Family Parsha Parshat Metzora: You're a Success!
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Metzora(Leviticus 14-15)

You're a Success!


What makes a person a winner? In this week's Torah portion (Lev. 14:21) we learn how someone with less money would get as much credit for bringing a less expensive offering to the Tabernacle as a richer person would get for bringing more. We can learn from here that different people have different abilities and as long as we are trying our best with the abilities we have - we should know we are a success.

 


In our story, a kid discovers that what it takes to be a winner isn't exactly what he thought.

PERSONAL BEST

"Okay guys, everyone out to the running track and lineup for the race," Mr. Wade, the gym teacher, called out in his deep voice to the kids coming out of the locker room.

As the athletic guys like Gary pranced like deer to the starting line, Josh dragged his feet as if hoping somehow he'd be able to stretch out the 45-second walk to the running track into the 45 minutes of the entire gym class period. He had nothing against exercise and sports, it was just that when they were giving out bodies, he must have been last in line. Shaped more or less like a bowling pin and only a little bit taller than one, Josh knew that any race he entered he would only come in one place - last.

"Just to make things more interesting," the gym teacher said, "whoever wins gets one of these." He held up a really cool-looking pair of sunglasses.

Josh sighed to himself. While he'd love to get the prize, he knew he had as much chance of winning the race as he had climbing Mt. Everest backwards on roller skates.

The coach blew the whistle and the kids took off running. For the first half-second or so, Josh was lined up with the front of the pack, but soon, as usual, he started drifting behind. He ran the best he could - why look even worse than he had to? - but by the time he huffed his way around the track he'd had a good view of everyone else's back and no one was looking at his.

"I won! I'm the man!" Gary shouted, and, holding his hand out, jogged over to the Mr. Wade to get his prize.

"Not so fast," the gym teacher said. "That was only the first round. One more race to go."

Gary grumbled a little bit and then shrugged with a look that said, Okay, I did it once, I'll do it again.

The kids lined up, but this time instead of just blowing his starter's whistle, the gym teacher held up a small electronic device.

"If you noticed, I was clocking all of you on my computerized stop watch. It recorded all of your times - how long it took each of you to go around the track last time - and now, in this second round, I'm going to time all of you again." Josh's ears perked up as the man went on. "Whoever beats their last time this time around, wins - simple as that."

"What? You mean not just whoever comes in first?" a kid called out.

"Nope," the man smiled. "This is a different kind of race. You're not racing against each other - you're each racing against yourselves. Okay, get ready."

The whistle blew and Josh, for the first time he could remember - maybe the first time ever - felt himself excited and into it. As he pumped his short, stocky legs, he wasn't paying attention to who was in front of him or behind. Am I doing better than before? was the only thought on his mind.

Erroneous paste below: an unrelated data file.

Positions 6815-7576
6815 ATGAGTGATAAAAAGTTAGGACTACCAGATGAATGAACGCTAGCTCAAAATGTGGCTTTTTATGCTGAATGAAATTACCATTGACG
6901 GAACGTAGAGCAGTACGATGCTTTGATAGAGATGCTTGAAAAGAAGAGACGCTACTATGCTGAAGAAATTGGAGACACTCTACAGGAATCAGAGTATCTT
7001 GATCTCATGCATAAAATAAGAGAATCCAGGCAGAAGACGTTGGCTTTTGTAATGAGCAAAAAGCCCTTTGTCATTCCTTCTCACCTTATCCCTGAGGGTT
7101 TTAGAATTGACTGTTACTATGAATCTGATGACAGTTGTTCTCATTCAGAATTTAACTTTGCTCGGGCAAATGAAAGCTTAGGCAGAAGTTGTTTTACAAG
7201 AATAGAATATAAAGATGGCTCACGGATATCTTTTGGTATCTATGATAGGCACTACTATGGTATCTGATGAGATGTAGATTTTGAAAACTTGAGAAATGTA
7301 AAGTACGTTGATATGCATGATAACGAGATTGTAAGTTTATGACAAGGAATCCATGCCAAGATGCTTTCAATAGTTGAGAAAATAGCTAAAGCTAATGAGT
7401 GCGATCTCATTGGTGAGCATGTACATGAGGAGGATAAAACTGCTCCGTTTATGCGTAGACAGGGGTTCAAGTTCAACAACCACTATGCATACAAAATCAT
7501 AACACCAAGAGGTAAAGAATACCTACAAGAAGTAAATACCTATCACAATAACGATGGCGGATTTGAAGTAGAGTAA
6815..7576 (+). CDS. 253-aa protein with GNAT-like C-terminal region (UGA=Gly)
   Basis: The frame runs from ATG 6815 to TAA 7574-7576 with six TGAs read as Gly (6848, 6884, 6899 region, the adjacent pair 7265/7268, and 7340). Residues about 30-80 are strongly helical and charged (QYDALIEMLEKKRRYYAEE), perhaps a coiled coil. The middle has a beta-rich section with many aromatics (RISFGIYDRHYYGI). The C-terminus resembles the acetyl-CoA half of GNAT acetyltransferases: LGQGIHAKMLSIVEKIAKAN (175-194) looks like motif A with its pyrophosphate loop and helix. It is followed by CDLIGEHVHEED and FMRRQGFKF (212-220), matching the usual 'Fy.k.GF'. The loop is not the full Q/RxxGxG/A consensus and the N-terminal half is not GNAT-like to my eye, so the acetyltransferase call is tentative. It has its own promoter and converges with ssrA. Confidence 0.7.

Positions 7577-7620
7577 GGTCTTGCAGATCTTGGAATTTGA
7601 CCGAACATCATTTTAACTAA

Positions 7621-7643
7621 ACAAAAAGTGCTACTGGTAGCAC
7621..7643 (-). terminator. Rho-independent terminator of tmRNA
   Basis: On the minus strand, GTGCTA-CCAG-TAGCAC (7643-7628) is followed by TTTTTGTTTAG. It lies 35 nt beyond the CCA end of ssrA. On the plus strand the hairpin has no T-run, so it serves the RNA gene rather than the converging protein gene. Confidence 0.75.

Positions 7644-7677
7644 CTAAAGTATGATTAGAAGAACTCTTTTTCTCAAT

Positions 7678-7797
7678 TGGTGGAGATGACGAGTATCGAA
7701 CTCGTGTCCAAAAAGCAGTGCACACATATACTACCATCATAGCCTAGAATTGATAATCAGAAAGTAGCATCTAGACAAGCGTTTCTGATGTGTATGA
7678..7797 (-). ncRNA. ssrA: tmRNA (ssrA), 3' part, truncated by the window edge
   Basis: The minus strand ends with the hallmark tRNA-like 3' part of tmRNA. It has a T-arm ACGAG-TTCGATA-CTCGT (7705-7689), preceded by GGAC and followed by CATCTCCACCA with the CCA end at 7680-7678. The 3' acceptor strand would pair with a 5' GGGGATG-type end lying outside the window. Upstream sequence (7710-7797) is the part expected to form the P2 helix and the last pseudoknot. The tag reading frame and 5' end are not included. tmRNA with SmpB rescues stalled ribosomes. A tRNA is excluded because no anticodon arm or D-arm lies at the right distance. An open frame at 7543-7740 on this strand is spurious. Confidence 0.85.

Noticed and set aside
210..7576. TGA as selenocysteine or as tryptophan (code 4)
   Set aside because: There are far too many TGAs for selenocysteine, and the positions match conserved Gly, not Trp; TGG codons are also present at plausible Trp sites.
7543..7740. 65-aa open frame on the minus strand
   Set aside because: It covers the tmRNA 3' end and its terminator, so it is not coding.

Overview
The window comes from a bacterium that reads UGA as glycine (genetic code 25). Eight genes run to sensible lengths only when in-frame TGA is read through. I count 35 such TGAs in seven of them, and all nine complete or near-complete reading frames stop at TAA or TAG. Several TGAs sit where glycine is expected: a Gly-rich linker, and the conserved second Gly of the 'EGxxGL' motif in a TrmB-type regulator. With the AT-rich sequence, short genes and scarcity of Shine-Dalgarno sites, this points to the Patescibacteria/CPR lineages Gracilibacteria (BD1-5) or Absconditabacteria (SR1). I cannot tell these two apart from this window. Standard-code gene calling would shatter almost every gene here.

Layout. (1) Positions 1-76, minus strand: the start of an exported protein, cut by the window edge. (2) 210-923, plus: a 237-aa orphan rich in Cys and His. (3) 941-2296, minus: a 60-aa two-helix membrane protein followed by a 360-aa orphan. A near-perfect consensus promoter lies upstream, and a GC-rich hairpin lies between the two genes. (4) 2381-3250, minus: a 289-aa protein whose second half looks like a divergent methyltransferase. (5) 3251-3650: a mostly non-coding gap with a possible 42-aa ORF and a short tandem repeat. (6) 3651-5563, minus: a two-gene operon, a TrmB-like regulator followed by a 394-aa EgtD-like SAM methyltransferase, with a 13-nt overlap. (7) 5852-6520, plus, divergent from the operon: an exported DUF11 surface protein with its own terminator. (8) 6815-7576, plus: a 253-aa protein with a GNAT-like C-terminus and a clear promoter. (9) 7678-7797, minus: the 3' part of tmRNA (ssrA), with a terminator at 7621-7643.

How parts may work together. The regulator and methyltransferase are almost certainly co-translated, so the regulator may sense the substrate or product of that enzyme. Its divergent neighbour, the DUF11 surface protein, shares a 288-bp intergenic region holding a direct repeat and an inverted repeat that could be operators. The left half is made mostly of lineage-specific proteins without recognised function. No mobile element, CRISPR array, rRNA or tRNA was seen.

The race ended. The guys - and this time not just Gary, who'd again pulled up in first place - all surrounded the teacher, bouncing up and down with hopeful eyes.

"Guess what?" the gym teacher grinned as he pulled out a whole carton of sunglasses, "every single one of you beat his previous time - that means every single one of you wins!"

He handed out the prizes to each of the kids, giving Gary an extra pair, explaining that it was only fair since he hadn't told him the new rules at first.

As Josh walked of the track field, the cool new 'winner's' sunglasses on his face, he realized that it wasn't only the colored lenses that was causing him to see things - including his own ability to be a winner - from a whole new perspective.

 


Ages 3-5

Q. How did Josh feel about racing at first?
A. He hated doing it because he knew he wasn't as fast as the other kids so he wasn't going to win.

Q. How did he feel in the end?
A. He was excited because he saw that he could be a winner by doing better than he'd done before.

 

Ages 6-9

Q. What life-lesson do you think Josh and the other kids learned from what happened?
A. Up until then, they had all defined being a winner as someone who does something better than other people do. They learned that competing against oneself - trying to do the best one can with one's own abilities - is also called winning.

Q. Do you think the gym teacher had a good idea?
A. It was a good idea because it helped kids like Josh, who didn't think of himself as a winner, realize that they could be winners too.

 

Ages 10 and Up

Q. Do you think competition is something positive or negative?
A. It depends how it's used. Healthy competition can be used to spur us on to accomplish more than we would otherwise, and if what we are trying to accomplish is worthwhile, then this can be a valuable thing. However, if it causes people to try to harm each other or to be unduly stressed, then it is negative.

Q. Are 'efforts' always more important than 'abilities'?
A. There is a value in both. For instance, if one needed a surgeon, he'd want one with the best ability, not just one who 'tried hard.' On the other hand, when it comes to spirituality and character development, it's the extent and sincerity of our efforts that count most.

 

Published: April 3, 2011

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